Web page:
Pangaea Mike Horn Young Explorers Program

Season 2010 Episode 09.09.10

6th YEP Mongolia (2010) - Lake Hovsgol to Gobi

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Episode Summary

6th YEP Mongolia (2010) - Lake Hovsgol to Gobi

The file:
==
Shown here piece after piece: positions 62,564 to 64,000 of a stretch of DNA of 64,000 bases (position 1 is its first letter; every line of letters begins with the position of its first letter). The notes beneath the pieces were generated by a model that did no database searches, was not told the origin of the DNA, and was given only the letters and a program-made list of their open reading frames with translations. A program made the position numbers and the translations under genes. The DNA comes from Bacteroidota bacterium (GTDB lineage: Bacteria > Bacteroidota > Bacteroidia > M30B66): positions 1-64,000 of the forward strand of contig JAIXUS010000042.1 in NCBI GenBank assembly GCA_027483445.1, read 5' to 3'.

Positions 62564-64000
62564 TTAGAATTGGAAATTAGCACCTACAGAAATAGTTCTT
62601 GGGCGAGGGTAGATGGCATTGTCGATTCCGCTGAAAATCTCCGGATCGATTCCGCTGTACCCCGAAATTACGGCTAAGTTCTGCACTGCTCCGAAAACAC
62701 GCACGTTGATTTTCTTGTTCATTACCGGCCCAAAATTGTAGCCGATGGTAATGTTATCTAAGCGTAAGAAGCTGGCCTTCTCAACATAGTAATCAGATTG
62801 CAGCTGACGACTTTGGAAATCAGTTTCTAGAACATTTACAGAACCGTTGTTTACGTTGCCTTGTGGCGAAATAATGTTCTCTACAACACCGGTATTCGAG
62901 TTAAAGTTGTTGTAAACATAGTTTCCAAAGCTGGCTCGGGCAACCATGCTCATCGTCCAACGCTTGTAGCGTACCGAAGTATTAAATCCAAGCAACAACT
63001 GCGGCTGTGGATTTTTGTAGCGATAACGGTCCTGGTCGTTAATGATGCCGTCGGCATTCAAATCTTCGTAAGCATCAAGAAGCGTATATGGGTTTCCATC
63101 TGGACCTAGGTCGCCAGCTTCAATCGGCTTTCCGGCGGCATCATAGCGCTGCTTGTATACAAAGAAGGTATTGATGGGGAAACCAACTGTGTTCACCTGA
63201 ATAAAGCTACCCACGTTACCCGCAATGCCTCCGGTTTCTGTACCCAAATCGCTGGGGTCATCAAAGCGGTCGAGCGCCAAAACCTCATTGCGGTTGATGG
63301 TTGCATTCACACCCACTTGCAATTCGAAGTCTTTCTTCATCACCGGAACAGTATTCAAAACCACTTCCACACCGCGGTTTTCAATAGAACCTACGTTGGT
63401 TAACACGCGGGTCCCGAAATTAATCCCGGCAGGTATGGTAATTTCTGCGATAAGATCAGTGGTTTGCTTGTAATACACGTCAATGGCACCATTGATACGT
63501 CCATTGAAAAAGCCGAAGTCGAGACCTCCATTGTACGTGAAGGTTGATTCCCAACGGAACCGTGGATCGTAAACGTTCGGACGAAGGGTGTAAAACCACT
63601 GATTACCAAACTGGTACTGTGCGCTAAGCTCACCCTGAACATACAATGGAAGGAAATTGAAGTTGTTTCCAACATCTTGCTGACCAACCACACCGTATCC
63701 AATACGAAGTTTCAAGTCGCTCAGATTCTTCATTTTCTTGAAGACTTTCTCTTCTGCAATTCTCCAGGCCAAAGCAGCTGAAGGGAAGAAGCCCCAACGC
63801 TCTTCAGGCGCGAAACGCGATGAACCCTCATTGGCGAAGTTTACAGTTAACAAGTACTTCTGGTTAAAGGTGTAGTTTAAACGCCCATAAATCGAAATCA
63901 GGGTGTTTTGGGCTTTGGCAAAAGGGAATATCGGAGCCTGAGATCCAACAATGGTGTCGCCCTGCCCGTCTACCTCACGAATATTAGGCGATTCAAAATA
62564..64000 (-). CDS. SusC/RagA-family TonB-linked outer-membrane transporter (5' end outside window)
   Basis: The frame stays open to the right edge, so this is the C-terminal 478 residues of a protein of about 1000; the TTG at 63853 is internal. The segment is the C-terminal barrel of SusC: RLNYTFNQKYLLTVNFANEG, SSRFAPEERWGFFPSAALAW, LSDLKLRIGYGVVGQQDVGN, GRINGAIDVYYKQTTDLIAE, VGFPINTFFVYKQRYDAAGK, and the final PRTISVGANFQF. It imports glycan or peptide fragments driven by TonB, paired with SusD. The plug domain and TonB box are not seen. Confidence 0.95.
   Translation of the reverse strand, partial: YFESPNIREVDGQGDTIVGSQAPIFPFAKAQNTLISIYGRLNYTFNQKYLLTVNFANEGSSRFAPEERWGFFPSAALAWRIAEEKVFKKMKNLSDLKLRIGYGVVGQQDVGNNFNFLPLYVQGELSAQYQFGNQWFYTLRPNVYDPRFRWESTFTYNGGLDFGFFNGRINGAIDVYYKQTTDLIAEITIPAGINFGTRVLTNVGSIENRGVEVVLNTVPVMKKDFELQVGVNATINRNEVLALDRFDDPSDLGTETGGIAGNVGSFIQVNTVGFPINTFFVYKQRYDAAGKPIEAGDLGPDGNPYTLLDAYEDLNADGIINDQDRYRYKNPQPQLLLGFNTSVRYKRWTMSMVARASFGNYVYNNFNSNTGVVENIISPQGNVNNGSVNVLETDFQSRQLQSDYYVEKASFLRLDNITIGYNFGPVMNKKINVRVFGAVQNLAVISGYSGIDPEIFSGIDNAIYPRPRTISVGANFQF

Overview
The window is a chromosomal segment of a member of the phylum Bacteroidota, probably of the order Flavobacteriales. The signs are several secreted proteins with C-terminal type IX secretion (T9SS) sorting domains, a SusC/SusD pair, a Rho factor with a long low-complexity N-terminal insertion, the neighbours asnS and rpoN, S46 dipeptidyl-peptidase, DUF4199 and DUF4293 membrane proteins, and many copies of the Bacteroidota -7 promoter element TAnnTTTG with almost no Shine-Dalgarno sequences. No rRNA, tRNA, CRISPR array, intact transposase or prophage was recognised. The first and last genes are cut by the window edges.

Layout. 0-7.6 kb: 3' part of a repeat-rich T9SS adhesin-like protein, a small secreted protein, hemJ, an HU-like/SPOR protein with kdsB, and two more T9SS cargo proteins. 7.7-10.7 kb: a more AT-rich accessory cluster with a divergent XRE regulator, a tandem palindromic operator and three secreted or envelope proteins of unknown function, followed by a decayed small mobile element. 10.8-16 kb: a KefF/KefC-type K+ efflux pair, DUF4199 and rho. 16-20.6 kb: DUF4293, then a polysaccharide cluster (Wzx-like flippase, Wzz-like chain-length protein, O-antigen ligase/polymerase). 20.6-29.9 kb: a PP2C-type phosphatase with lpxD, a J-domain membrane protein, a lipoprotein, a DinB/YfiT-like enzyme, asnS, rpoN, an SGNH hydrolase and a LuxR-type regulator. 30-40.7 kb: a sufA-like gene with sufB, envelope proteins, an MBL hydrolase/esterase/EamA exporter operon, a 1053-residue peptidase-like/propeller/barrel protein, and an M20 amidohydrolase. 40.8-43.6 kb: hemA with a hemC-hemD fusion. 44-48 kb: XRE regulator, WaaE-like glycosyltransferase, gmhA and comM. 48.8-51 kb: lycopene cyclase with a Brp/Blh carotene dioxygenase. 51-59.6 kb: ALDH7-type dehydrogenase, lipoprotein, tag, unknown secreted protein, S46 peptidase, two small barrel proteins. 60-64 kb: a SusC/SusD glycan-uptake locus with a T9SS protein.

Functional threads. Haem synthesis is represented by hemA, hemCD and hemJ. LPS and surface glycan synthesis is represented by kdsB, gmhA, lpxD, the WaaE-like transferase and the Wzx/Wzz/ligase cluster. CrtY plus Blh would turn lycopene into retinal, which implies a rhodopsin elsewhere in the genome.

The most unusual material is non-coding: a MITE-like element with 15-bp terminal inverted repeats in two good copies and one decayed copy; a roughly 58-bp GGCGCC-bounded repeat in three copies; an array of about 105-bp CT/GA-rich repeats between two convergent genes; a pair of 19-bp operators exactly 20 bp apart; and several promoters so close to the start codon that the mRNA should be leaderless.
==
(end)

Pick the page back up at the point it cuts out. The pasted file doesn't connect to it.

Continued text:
AIRED: about 650km of Mongolian style roads (bumpy, sandy and full of holes) in about 16 hours. Split up into groups of three or four, we climbed into our 5 jeeps and made our way across the Mongolian steppes. The first stop: a Mongolian ger for breakfast. Invited by a family friend of one of our drivers, we entered the circular tent. With the boys sitting on the left and the girls on the right, we were offered a traditional Mongolian dish made of Yak milk with rice and dried meat. Clearly, some of us liked it better than others, but out of respect to the kind family, we finished the meal with a smile on our face. During the drive, it was very interesting to see the change in landscape: slowly the scenery transitioned from green to brown and turned more and more arid. We could see the change from a dry steppe to desert steppe and finally could catch a glimpse of the sand dunes that are typical of a desert region. As rainfall becomes more and more scarce as you go south, the plants have to be well adapted to cope with the lack of water: they have very shallow but wide roots (to obtain moisture quickly from the few rain showers that happen during the rainier season) or deep roots that can tap into groundwater supplies. They have a thick waxy cuticle to prevent water loss through transpiration and there tends to be spaces between grass bundles to minimize competition for water. We also managed to see a desert pavement: this occurs when the ground is covered in rocks and forms a "pavement" like cover, while underneath there is sand. Theories of the formation of this feature include the action of wind erosion, where Aeolian erosion blows away the sand while leaving the heavier stones behind. It was shocking to see how degraded the soil was in certain areas. Though the grazing season is only for two months, it is still possible to overgraze the grass by having too many livestock than the land can sustain. Goats (usually Cashmere goats) tend to emoreless

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